Human are animalcentric in that they focus on a total destructivity towards animals, both willing and unwilling. Animal culture is something human cultures have so much worked against, that being human in itself really is the anti-thesis to animal life. And humans try just so hard to be so very proud of that.

Humans want to emulate animals of prey, but they are just plain humans. We don’t know what the reason culturally is behind the animals of prey hunting other animals. But one thing is for sure, we as humans have another role and potential role. We can either fail and be enemies to the world, or we can see our own role and position made up of own and specific moral participatory values.

I don’t understand why people overall think and act in such highly undifferentiated ways when it comes to their stances on the human-animal relationship, when it comes to thinking about animal life and human life, and life in the universe over all.

However, humans all have to experience their life as own single individual beings, no matter how much they like to or have to hide in the human mass and no matter how much they fail to see the animal individual in what the human world senses to be the plain masses of animal life.

Living life as a single being confronts one with certain inevitable questions of the meaning and the purpose of ones own life. Look at the different meanings people seek out for themselves – all strings run together at a certain spot, and that spot is not to be found in any human-superiorist stratagems.

Can you think without your professor?

Can you think without your professor?

The academic discussion about animal concerns and where they meet human interests, is so detached from the reality of Animal Rights, that the discourse of these kind of animal ethicists seems in the core substance no more but a blast of sophist lapses branching out on a subject matter here only for secondary purposes but not because of Animal Rights themselves. What I think of are the heady discussions lead academically on the subjects of speciesism and anthropocentrism. Things may sound good, yet little way is given to nonhuman Animal Rights terms which would leave space for a nonhuman animal autonomy protecting against the human definition of “self” and “other”.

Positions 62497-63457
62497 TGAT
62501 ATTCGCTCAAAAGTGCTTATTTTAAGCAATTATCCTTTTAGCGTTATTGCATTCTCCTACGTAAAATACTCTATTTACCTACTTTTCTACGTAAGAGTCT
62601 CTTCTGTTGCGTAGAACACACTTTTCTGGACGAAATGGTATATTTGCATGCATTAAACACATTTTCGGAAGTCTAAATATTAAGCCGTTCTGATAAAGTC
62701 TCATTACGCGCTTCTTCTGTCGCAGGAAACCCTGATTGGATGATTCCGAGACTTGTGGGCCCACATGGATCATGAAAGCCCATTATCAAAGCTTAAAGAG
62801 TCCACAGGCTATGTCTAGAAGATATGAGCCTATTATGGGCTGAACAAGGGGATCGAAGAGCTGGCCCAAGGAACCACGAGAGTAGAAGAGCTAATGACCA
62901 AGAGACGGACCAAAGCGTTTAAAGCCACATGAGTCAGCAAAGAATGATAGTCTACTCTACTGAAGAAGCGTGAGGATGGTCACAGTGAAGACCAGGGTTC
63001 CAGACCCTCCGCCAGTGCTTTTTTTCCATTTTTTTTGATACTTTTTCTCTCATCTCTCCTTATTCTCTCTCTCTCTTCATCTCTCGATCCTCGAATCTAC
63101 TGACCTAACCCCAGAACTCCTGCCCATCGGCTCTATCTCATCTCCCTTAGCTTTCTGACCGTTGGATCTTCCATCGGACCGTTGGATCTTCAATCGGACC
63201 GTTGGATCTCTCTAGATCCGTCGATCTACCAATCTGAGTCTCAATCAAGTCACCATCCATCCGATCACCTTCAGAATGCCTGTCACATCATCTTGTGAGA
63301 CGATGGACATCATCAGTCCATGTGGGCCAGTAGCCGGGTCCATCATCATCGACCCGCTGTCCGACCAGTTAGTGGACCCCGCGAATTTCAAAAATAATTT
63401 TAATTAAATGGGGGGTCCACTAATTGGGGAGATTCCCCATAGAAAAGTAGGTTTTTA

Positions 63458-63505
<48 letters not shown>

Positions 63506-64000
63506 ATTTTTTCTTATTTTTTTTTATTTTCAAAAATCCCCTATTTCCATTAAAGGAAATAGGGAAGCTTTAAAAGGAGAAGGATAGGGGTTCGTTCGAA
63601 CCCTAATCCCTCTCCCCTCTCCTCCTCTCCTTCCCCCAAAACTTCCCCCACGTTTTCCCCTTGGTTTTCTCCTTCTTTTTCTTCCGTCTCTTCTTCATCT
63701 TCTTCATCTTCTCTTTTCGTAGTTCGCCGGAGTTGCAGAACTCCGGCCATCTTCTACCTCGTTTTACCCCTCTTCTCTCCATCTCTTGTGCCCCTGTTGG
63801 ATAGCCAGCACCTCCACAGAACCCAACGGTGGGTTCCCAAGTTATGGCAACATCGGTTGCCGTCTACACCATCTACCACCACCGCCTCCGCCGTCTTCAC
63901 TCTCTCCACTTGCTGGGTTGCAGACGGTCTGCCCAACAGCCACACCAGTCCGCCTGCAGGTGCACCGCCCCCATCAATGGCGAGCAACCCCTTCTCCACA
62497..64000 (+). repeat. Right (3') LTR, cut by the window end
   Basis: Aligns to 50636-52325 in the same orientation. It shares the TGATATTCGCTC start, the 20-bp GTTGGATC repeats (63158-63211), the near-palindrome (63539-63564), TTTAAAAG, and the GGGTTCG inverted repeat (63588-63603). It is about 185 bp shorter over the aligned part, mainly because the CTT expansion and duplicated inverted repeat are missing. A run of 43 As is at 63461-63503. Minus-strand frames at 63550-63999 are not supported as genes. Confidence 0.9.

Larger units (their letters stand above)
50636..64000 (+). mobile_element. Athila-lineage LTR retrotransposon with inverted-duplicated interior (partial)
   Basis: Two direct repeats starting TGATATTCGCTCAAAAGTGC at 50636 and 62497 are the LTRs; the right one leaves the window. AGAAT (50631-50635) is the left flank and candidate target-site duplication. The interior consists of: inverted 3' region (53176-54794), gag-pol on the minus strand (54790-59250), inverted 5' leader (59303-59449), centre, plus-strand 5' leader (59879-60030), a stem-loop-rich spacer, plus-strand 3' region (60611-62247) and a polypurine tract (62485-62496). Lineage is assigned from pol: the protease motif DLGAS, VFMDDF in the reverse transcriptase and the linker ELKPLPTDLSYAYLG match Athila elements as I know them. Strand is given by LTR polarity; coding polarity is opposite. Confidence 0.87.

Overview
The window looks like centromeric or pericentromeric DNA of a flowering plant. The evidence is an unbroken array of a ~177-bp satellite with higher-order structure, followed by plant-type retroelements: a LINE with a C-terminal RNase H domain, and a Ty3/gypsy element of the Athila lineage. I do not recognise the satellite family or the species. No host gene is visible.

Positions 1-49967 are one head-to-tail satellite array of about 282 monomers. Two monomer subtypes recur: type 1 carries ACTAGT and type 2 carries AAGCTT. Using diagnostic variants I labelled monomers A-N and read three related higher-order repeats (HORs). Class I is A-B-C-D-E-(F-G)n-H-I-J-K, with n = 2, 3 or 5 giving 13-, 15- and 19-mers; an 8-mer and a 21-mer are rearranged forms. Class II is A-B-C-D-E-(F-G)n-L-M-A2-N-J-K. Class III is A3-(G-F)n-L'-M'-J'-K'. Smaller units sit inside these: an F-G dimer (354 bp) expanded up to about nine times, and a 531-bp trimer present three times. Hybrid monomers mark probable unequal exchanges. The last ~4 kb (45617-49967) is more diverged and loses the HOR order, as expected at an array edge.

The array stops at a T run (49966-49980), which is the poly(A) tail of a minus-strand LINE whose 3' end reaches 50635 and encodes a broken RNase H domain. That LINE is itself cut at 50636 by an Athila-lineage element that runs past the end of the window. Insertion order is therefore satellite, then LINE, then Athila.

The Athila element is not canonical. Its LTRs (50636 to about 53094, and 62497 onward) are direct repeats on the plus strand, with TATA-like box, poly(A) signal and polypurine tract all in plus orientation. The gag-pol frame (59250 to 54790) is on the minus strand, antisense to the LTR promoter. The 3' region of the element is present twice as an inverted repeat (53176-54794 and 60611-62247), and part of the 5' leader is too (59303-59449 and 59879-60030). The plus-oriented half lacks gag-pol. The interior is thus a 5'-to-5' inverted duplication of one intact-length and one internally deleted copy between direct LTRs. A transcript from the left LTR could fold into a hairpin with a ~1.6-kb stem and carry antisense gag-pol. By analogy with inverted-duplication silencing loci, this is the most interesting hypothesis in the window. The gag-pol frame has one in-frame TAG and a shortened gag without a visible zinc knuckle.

If we had a similar phenomenon in the academic discussion in regards to Human Rights, we would find ourselves in a futuristic soulless science fiction setting, where humans are no more but calculable sources to serve the interest of a hole.

The terms needed for and relevant to Animal Rights become politically practically useless when taken only to their abstract side and not to the side where a term is instilled with the aspects relating to the practical side of life – life’s daily political questions, that are concerned with environmental questions and the questions relating to Animal Rights concerns.

The worst form of an abstraction would be to go back to point zero and ask: what are Animal Rights again and which animals should have what exact rights. From an Animal Rights standpoint we take Animal Rights as a given ethical imperative and prerequisite. Similar to the understanding of RIGHT in Human Rights, my right is not dependent on any holy issue or on any group’s decision to grant me rights or even on the evolutionary side of being a humanoid. The sheer fact of existence grants the right that will take its own shape in the individual, and of course rights do conflict, and still we should try to live peacefully if we want to or if we can.

Political Animal Rights

So far we haven’t gained as much and enough political momentum as is needed in the inner national and supra-national political settings that constitute themselves with the political party systems, umbrella orgs, lobbyism driven by economical factors, NGOs, philanthropists and yes even grassroots work that we do in our communities directly or over the internet.